“In response to the hateful cyber-attack on black Penn students, and those at other universities, and concerns about violence against minority communities, Joe DeFelice, Chairman of the Philadelphia Republican Party, has issued the following statement:

We have heard worries about an uptick in hateful activity after this extremely divisive election. Any violence towards somebody because of who they are or who they are perceived to be is wrong, and we condemn it. We must remain vigilant.

In our city Republican party we have Ward Leaders who are members of the African American, Latino, Asian, Muslim, Jewish and LGBT communities. Our supporters and voters are diverse and come from every ward in the city. Our party is made up of these people – so how could we, on the whole, stand for racism or oppression of any kind? Moreover, let’s remember this: despite the media narrative that Trump’s campaign was entirely racist, he improved his vote counts among Latino, Black and Asian-American voters. Perhaps something is wrong with the media narrative that lumps all dissent from ‘progressive’ values in with the most virulent racists. Maybe it’s the same reason why nobody in the media accurately predicted a Trump win – because they’re more focused on narratives than on reality. If we can learn one thing from this election it’s that people with well-thought-out, unprejudiced political views are tired of being branded as oppressors by progressives with no empathy and a penchant for hyperbole.

People voted for Trump because they have been left out during the Obama years. They admire his willingness to address tough issues that affect our country, such as illegal immigration, which have previously been branded ‘off limits’. They see America’s place in the world shrinking and heard a candidate of the left who promised more of the same. They hear intense derision and condescension from the mainstream media and the progressive elite. They were appalled by the lack of transparency and corruption of the Clintons. Are some people that voted for Donald Trump racist? Undoubtedly. Do some people that voted for Hillary (or Bernie in the primary) spit on the flag and justify violence against police officers as a political tool, as examples? Also, undoubtedly. The media needs to be careful that they’re holding everybody accountable, and not just conservatives, for extremism that exists at the fringe of every political movement.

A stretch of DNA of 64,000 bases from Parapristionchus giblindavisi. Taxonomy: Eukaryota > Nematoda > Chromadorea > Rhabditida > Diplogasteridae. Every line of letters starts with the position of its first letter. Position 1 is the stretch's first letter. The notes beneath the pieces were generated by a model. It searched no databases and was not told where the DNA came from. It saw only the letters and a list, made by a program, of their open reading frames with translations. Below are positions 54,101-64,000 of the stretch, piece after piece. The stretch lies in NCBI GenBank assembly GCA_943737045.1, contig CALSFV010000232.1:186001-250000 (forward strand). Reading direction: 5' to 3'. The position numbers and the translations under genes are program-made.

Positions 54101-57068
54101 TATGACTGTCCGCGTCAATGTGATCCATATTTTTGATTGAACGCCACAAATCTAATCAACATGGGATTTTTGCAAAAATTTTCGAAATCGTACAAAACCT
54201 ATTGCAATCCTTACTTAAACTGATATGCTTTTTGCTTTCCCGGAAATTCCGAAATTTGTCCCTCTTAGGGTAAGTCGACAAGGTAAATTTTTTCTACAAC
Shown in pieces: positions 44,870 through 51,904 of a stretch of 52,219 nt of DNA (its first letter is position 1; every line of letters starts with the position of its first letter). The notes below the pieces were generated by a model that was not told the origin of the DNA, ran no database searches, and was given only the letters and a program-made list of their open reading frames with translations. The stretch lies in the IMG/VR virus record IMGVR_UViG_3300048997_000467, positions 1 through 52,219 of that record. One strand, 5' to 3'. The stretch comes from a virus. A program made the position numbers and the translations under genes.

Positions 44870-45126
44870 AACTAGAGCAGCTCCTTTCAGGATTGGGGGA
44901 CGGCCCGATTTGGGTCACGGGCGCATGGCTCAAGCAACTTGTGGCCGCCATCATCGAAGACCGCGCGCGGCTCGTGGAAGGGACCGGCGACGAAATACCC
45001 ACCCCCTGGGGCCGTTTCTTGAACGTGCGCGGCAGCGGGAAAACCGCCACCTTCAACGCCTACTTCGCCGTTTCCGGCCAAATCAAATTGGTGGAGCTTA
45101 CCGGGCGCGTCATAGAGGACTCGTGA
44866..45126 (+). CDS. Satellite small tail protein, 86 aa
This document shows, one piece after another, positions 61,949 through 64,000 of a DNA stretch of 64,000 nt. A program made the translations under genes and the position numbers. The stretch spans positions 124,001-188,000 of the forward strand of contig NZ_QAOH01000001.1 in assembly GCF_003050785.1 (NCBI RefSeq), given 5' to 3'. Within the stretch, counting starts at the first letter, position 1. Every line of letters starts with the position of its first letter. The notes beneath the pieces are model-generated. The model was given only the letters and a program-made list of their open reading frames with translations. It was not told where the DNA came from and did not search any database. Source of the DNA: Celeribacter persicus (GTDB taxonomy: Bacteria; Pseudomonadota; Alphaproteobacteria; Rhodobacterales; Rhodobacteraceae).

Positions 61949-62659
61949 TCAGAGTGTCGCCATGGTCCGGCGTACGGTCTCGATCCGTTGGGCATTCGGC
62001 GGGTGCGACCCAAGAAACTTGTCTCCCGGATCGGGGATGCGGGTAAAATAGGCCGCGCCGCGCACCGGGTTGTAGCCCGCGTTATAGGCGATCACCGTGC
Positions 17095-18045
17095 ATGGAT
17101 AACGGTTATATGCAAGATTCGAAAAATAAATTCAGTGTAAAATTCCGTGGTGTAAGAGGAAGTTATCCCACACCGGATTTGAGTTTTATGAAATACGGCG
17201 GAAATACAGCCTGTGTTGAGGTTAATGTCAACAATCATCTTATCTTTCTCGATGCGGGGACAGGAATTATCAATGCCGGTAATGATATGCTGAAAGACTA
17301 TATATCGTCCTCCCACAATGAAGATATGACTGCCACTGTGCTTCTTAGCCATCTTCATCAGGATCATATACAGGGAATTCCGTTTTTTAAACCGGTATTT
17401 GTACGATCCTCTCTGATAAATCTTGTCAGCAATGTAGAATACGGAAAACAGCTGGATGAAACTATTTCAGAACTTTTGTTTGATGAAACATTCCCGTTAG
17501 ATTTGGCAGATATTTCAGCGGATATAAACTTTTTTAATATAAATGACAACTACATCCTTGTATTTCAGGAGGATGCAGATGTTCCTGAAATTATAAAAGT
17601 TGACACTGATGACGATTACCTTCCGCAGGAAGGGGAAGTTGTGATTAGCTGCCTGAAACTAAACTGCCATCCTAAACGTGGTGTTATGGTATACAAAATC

The Philadelphia Republican Party opposes the one-party rule that has held back our city for decades, and is dedicated to building a more diverse and inclusive party. Contrary to the media narratives we’ve heard, we believe our President-Elect will actually be helpful in that regard.”

Some praised the statement:

Others, however, found it an insufficient response, including Larry West, a 31-year-old black “concerned” Republican, who runs a blog called “Two-Sided Politics.”

“So, let’s sum this up,” West wrote on his blog. “[The Philly GOP] spent Friday wondering why they need to condemn the actions of people who support their President-Elect committing hate crimes, they insulted a reporter and another random person, re-tweeted someone making divisive statements that seemed to undercut their condemnation, and then when they actually did condemn the attacks they then proceed to attack the media and everyone else and even throw in the old, ‘we’re not bad, some of my best friends are’ card into it.

“I have to question the people who think this is an appropriate reaction from a political party to hate crimes, and even more so, I have to question the overall tone-deafness of this statement,” West added. “It seems to ignore all of the reasons that people are worried and concerned and instead attacks them while bolstering their own win.”

West isn’t alone.

Follow @ClaireSasko on Twitter.